A Windows “theme” is a package that includes desktop background images, a screen saver, a window border color and a sound scheme. Some themes include desktop icons and mouse pointers.
The brands in the ad-sponsored Windows 7 Themes for your desktop are mostly hidden. You won’t be seeing a giant Coca-Cola logo draped across your desktop, but rather a collection of weird and wacky images from Coke’s “Happiness Factory” ad campaign with a Coke bottle placed in the background. The Porsche and Ferrari themes deliver lustrous images of their sports cars. It’s pure eye candy for car lovers.
The ad-sponsored themes are part of a pilot program that Microsoft is calling the Windows Theme Experience and can be downloaded by Windows 7 users at Microsoft’s Windows Personalization Gallery site.
[ For complete coverage on Microsoft’s new Windows 7 operating system — including hands-on reviews, video tutorials and advice on enterprise rollouts — see CIO.com’s Windows 7 Bible. ]
The themes are available to Windows 7 users only if they want them. Microsoft is stressing that the ad-sponsored themes are opt-in, and will not be forced upon users.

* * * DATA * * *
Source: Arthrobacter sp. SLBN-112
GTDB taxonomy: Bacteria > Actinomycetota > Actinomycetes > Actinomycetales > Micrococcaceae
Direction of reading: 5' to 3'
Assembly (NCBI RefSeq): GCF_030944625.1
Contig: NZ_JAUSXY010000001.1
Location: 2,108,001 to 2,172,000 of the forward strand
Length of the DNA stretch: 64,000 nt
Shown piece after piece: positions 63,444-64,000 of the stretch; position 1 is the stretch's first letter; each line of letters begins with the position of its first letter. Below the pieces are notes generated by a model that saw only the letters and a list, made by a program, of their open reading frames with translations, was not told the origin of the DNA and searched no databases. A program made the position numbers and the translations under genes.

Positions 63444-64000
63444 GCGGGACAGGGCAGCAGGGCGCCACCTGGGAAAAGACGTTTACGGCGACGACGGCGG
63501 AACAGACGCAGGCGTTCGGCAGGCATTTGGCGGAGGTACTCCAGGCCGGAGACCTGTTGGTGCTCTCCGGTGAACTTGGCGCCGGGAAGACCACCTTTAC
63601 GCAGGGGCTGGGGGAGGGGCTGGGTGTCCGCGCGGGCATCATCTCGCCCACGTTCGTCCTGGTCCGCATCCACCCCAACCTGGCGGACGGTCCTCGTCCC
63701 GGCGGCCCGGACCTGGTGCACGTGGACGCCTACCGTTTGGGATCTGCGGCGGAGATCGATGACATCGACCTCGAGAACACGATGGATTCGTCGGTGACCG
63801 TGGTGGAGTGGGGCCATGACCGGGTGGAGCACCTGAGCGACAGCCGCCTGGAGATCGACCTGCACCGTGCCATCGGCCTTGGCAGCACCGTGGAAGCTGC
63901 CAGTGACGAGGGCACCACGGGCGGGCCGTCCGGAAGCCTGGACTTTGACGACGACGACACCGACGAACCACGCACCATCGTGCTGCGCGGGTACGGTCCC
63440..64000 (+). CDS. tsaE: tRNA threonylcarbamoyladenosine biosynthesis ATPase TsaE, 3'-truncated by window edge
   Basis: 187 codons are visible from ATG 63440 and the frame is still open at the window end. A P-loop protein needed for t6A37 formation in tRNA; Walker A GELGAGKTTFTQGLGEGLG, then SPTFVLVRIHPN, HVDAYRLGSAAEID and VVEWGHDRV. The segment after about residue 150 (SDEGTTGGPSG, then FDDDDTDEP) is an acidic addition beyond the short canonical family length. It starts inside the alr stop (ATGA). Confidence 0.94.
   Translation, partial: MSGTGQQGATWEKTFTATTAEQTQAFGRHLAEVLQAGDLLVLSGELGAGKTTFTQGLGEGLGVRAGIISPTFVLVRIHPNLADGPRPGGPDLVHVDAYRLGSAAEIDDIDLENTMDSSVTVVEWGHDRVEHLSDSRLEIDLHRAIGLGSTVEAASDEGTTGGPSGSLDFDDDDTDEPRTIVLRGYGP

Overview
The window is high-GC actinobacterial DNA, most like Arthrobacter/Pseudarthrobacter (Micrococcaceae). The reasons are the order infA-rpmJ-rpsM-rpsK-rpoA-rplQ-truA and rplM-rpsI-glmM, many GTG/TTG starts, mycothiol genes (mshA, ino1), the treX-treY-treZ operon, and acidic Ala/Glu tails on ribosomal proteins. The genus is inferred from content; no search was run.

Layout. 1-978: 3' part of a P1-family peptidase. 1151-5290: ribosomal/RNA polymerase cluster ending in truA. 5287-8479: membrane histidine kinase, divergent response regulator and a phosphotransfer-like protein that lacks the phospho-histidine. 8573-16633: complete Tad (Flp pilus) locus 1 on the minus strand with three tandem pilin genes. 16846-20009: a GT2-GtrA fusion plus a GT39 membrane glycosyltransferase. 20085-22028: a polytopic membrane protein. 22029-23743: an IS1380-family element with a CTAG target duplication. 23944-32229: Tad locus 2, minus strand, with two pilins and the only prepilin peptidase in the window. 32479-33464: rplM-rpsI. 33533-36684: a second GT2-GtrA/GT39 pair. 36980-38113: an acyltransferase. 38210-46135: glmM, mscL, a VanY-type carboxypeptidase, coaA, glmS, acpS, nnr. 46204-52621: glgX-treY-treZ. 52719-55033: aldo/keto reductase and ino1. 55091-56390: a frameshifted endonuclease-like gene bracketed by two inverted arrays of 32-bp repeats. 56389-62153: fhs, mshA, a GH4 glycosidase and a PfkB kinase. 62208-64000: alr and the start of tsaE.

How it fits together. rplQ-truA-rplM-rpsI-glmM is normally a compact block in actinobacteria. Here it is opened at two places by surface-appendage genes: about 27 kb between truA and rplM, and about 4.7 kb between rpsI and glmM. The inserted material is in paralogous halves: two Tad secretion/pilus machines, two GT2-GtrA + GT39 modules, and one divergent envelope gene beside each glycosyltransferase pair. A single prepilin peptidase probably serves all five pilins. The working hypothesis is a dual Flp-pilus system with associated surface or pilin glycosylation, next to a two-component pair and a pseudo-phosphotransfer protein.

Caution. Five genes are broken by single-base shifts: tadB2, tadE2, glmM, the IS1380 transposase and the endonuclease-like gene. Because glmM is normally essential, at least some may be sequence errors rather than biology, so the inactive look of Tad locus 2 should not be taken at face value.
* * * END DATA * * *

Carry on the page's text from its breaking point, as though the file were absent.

The program will run on Windows 7 until Oct. 2010 and currently includes advertisers such as Coca-Cola, Ducati motorcycles, Infiniti, Porsche, Pepsi, Ferrari and Twentieth Century Fox. Microsoft itself is also participating, with themes for Bing and Zune.
I don’t like to feel like I’m being tricked into peddling products. But I got over that and downloaded a few Windows 7 Themes. The Bing theme offers stunning photos from exotic locations (though the “Bing” logo in the lower right is a distraction). The Pepsi “Refresh Everything” images simply repeat everything and are lame. The Coca-Cola “Happiness Factory” images are much more fun, and the Porsche car images are a thing of beauty. If I can’t buy a Porsche, at least I can gaze at their best wheels on my desktop.
What do you think of branded desktop themes in Windows 7? Offensive or cool? Any brands you’d like to see included?